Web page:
COLORADO SPRINGS, CO — Police departments across Colorado, like their counterparts around the country, are rapidly embracing the use of body-mounted cameras worn by officers. While the move is generally applauded as a government-accountability measure, it raises a serious question: When and how will members of the public and the press have access to the footage?
Widespread use of the cameras is a relatively new phenomenon, and there don’t appear to be any disputes yet over access to the footage. But the varying policies being announced around the state are a reminder of something transparency advocates and media watchdogs have often complained about: Law enforcement officials here have broad discretion to withhold information that in other states might be public, and the courts take a deferential attitude to decisions made by local departments.
“Records of official action,” like arrest reports, are generally public. But state law authorizes local police to decide whether to release a wide range of other records on a case-by-case basis, and to withhold them if they believe release would be “contrary to the public interest.”
As a result, those decisions too often have “nothing to do with the public interest” and everything to do “with police interests,” says John Ferrugia, an investigative reporter for Denver’s ABC affiliate, KMGH-TV 7News.
Ferrugia and his colleague Keli Rabon delivered a great investigative series last year that exposed, among other things, how law enforcement agencies keep public records under wraps and the high costs public bodies charge for documents.
The station hasn’t yet tackled what might happen with body-cam footage, but Ferrugia expects more of the same. “If you thought it was tough getting car-cam video, wait until you try to get body-cam footage,” he told me. “It’s never going to be in the public interest.”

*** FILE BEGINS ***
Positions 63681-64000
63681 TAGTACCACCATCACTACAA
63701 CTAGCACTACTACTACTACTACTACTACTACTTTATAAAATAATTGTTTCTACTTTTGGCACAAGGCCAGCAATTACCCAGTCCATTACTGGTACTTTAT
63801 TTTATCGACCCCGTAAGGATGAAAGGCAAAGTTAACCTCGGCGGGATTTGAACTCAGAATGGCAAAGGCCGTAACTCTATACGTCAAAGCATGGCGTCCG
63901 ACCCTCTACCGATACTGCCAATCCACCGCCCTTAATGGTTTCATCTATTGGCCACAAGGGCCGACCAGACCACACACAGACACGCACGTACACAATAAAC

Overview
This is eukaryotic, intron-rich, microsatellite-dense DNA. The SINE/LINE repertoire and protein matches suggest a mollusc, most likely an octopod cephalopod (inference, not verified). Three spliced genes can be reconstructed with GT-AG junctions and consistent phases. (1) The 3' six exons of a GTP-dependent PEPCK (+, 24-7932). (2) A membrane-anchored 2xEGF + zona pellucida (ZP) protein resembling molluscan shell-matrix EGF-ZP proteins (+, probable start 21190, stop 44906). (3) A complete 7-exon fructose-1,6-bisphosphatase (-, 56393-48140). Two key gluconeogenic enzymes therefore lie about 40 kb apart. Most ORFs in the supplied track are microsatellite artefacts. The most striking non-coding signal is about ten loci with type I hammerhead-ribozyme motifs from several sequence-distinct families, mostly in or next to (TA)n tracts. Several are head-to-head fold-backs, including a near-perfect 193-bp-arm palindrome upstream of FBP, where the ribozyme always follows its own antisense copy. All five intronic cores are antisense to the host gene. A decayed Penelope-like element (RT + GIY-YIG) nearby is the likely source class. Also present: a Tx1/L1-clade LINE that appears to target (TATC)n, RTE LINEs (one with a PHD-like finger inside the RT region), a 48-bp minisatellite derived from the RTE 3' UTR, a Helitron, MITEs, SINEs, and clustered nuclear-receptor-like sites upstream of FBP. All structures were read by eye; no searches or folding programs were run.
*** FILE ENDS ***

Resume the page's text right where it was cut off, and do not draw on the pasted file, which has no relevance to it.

Of course, there are good reasons why some body-cam footage should not be public. Police get called to sensitive situations, and the members of the public they interact with will often have a real privacy interest. You wouldn’t want crime victims to hesitate to call the police because they feared ending up on video. And in some cases, cameras may capture investigative material that police have a legitimate interest in not releasing.
But there are concerns about leaving that balancing test up to police. “The accountability process will be controlled by those committing the abuses,” one advocate told The Denver Post for a recent story. “I feel that is a problem.”
The Post article, by Noelle Phillips, is the most detailed look at the issue I’ve seen in local coverage. But a spate of recent articles in Colorado shows how different departments are exercising their discretion. In Denver, the police chief must authorize any release of the videos on a case-by-base basis. In Fort Collins, residents can request to see the recordings of their own interactions with police; other requests are handled on a case-by-case basis, according to the Coloradoan. In Aurora, where police are expanding a body-cam program that began in 2011, the department won’t release video without an open records request and a ruling from city attorneys, reported the Aurora Sentinel. And in Colorado Springs, where a body-cam pilot program is about to begin, it sounds like policy details haven’t yet been worked out. (A possibly related side note: When I asked Colorado Springs police whether surveillance video had captured a bizarre episode that led to the death of a police dog during a training session, a spokeswoman quickly told me release of the video, if it existed, “serves no public interest.”)